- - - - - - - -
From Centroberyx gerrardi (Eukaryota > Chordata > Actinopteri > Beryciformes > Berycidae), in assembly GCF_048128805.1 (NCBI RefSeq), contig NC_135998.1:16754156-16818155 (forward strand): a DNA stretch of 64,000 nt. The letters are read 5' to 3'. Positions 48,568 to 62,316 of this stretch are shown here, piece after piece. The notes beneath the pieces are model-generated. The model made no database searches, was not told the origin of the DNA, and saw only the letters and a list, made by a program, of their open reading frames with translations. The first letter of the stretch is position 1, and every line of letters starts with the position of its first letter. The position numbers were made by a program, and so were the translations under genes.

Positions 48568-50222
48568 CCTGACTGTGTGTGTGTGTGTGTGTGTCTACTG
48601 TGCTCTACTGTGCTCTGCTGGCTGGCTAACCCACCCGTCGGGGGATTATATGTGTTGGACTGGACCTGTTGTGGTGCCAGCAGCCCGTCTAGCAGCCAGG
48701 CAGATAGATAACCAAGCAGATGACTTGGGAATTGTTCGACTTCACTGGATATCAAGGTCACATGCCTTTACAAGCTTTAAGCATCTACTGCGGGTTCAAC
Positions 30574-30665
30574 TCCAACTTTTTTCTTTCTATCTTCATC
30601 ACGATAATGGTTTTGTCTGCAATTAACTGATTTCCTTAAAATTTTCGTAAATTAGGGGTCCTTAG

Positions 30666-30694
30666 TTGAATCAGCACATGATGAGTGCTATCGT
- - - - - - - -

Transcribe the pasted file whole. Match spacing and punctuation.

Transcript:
From Centroberyx gerrardi (Eukaryota > Chordata > Actinopteri > Beryciformes > Berycidae), in assembly GCF_048128805.1 (NCBI RefSeq), contig NC_135998.1:16754156-16818155 (forward strand): a DNA stretch of 64,000 nt. The letters are read 5' to 3'. Positions 48,568 to 62,316 of this stretch are shown here, piece after piece. The notes beneath the pieces are model-generated. The model made no database searches, was not told the origin of the DNA, and saw only the letters and a list, made by a program, of their open reading frames with translations. The first letter of the stretch is position 1, and every line of letters starts with the position of its first letter. The position numbers were made by a program, and so were the translations under genes.

Positions 48568-50222
48568 CCTGACTGTGTGTGTGTGTGTGTGTGTCTACTG
48601 TGCTCTACTGTGCTCTGCTGGCTGGCTAACCCACCCGTCGGGGGATTATATGTGTTGGACTGGACCTGTTGTGGTGCCAGCAGCCCGTCTAGCAGCCAGG
48701 CAGATAGATAACCAAGCAGATGACTTGGGAATTGTTCGACTTCACTGGATATCAAGGTCACATGCCTTTACAAGCTTTAAGCATCTACTGCGGGTTCAAC
Positions 30574-30665
30574 TCCAACTTTTTTCTTTCTATCTTCATC
30601 ACGATAATGGTTTTGTCTGCAATTAACTGATTTCCTTAAAATTTTCGTAAATTAGGGGTCCTTAG

Positions 30666-30694
30666 TTGAATCAGCACATGATGAGTGCTATCGT